Threat actors have accessed customer payment card data at four restaurant chains over the summer after compromising the payment systems with malware. On October 2nd, 2019, McAlister’s Deli, Moe’s Southwest Grill, Schlotzsky’s and Hy-Vee disclosed in public statements that their networks were infected with point-of-sale (POS) malware that copied data from cards used at certain locations. McAlister’s, Moe’s and Schlotzsky’s have around 1,500 locations collectively across the U.S. and are owned by the same parent company, Focus Brands. Hy-Vee, which has over 245 locations, operates in the retail (fuel pumps, grocery, convivence, drug store) business and is employee-owned. The three Focus Brand companies released details about the incident that affected corporate and franchised restaurants. The malware was stopped on July 22, 2019. Breaches at Moe’S and McAlister’s started on April 29th while Schlotzsky’s started on April 11th. Hy-Vee stated that fuel pumps were affected since December of 2018 and drive-thru coffee shops since January of this year. It is unsure yet as to how many customers were affected. The data that was stolen included the customers’ card number, expiration date, internal verification code, and the cardholders’ name. Depending on the brand, country of origin and amount of details the card comes with, they can potentially be sold for $35 a card on the darknet. Criminal actors can purchase the card data, encode it onto the magnetic strips of fraudulent cards, and then attempt to use those cards to make fraudulent purchases.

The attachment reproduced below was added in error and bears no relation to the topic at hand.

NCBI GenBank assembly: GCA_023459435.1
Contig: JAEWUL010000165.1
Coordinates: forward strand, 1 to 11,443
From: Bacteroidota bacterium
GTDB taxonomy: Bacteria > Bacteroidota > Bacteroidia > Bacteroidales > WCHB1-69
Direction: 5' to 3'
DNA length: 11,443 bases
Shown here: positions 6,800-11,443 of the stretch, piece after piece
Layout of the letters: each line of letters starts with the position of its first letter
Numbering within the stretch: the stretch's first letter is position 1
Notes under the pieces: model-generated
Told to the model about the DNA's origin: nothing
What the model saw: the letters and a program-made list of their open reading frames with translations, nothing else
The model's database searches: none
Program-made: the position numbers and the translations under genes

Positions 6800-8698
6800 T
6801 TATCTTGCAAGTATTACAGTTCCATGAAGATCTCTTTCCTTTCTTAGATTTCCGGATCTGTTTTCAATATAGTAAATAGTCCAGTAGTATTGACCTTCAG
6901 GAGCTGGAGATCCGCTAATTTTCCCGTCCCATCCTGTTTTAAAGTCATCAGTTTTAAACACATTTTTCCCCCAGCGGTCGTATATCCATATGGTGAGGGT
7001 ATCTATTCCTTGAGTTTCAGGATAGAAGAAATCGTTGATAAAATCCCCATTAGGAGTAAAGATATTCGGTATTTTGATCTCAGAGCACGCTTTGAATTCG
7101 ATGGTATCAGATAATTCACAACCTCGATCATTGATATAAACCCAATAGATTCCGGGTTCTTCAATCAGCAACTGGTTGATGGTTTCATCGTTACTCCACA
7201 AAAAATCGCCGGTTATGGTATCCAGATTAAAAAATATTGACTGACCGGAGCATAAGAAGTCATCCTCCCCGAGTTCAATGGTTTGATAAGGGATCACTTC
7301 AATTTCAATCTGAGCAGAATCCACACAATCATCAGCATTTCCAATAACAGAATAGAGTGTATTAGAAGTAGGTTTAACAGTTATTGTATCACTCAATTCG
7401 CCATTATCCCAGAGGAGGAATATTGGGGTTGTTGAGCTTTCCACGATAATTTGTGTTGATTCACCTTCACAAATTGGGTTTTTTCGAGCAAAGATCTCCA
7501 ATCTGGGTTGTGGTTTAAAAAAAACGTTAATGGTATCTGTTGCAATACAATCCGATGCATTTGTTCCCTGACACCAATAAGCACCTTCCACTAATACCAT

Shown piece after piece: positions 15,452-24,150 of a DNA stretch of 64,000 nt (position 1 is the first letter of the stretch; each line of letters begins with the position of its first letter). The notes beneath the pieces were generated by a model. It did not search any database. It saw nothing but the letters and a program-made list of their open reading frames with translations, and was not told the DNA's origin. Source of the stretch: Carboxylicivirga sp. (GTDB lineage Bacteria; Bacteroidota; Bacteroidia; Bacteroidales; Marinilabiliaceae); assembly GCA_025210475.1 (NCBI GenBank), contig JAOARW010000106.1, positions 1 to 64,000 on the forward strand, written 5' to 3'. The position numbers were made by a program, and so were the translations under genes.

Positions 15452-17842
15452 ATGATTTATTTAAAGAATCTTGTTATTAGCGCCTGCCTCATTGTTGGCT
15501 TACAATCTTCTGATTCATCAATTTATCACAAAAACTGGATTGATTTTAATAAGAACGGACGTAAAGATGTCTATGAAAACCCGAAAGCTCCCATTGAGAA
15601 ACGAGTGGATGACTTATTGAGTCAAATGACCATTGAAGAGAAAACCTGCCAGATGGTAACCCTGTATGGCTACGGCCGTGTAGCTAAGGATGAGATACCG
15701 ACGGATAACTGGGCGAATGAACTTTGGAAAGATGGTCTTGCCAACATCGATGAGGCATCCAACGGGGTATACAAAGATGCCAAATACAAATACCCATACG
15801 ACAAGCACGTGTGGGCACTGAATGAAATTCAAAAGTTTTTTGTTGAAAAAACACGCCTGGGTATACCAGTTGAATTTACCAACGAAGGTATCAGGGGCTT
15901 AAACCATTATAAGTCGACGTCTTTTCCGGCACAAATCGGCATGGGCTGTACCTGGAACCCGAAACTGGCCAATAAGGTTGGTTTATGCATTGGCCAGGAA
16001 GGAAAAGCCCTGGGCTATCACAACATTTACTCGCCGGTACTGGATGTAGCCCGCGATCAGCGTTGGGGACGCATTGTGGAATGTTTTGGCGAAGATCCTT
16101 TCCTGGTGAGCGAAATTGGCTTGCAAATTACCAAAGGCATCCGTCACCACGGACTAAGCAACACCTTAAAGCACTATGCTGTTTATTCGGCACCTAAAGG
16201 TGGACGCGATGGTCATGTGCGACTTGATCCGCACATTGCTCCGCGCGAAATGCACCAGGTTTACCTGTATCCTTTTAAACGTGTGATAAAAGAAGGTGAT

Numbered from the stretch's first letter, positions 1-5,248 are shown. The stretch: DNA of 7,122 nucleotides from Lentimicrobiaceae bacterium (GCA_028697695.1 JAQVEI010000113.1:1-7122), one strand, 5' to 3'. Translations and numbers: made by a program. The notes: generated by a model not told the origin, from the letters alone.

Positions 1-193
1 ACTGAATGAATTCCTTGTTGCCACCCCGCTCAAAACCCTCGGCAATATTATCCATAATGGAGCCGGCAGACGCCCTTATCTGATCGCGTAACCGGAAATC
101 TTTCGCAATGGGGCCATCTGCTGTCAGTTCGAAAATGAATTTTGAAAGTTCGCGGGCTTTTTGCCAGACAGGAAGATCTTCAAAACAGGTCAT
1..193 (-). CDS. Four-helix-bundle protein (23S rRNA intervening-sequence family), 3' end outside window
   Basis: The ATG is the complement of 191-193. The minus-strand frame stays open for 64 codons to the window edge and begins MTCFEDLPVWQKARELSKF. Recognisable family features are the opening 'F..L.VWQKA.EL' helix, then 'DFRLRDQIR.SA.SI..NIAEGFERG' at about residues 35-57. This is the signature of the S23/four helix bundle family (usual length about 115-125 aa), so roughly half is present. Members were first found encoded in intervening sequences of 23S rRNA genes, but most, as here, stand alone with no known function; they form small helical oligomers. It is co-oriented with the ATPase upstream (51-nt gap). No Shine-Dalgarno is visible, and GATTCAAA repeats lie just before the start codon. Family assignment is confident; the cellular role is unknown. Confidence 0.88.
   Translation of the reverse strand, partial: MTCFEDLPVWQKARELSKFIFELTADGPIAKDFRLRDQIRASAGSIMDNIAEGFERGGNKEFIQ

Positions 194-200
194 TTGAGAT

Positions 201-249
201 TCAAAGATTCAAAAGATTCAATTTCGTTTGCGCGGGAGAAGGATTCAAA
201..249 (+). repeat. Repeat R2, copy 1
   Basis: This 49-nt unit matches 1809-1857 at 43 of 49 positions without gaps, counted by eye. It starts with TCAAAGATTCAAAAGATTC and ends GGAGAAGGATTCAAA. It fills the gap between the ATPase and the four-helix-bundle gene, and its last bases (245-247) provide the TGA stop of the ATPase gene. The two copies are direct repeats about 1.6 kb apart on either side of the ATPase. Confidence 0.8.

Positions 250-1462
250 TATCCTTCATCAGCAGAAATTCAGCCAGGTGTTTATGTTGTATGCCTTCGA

All customers who use credit or debit cards should be vigilant in checking their bank and credit card statements for fraudulent or malicious activity. If unusual activity is found, the customer should notify their banking institution immediately to report the fraud. Most banks have dedicated fraud departments to assist their clients with malicious charges, but customers have a limited amount of time to report fraud in order to receive reimbursement for charges. It is also advisable to check your credit report regularly for possible identity theft. The three nationwide credit reporting bureaus (TransUnion, Equifax, and Experian) provide individuals with their credit reports for free once every 12 months. If it is not necessary to open new credit accounts for a period of time, a credit “freeze”, available at no cost from each of the credit bureaus. A credit freeze can prevent many forms of identity theft.